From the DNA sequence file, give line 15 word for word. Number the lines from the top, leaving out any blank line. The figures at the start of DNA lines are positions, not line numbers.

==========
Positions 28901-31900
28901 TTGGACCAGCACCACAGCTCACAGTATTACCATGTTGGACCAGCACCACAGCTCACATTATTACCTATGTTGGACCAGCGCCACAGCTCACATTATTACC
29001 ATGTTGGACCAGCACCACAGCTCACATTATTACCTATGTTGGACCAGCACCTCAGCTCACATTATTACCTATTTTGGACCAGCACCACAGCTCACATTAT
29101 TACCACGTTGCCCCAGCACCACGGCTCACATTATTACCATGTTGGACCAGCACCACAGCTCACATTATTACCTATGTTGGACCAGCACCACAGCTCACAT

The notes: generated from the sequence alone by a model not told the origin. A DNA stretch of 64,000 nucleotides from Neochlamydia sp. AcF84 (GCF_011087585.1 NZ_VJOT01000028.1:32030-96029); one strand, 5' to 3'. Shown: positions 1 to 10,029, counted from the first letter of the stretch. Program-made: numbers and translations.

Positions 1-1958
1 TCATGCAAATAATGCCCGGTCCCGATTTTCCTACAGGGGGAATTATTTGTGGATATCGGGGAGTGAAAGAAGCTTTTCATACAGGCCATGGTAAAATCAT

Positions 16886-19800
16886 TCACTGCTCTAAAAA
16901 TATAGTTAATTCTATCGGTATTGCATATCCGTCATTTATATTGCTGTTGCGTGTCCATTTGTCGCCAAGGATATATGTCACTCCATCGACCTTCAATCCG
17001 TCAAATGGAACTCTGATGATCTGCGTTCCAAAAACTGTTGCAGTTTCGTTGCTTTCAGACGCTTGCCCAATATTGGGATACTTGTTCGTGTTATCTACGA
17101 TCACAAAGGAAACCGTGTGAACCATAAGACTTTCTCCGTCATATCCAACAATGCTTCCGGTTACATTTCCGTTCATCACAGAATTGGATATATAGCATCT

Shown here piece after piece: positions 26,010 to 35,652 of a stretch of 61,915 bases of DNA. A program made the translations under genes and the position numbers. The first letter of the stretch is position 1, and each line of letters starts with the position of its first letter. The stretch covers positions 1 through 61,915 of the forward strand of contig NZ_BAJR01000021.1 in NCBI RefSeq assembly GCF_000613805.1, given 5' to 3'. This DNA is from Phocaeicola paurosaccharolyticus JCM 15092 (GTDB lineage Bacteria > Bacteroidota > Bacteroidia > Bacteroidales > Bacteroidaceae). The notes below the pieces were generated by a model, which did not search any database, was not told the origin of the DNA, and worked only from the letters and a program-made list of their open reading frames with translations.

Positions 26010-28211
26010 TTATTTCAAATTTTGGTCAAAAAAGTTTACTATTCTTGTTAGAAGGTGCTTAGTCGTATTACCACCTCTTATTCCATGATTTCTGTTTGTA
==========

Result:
26010 TTATTTCAAATTTTGGTCAAAAAAGTTTACTATTCTTGTTAGAAGGTGCTTAGTCGTATTACCACCTCTTATTCCATGATTTCTGTTTGTA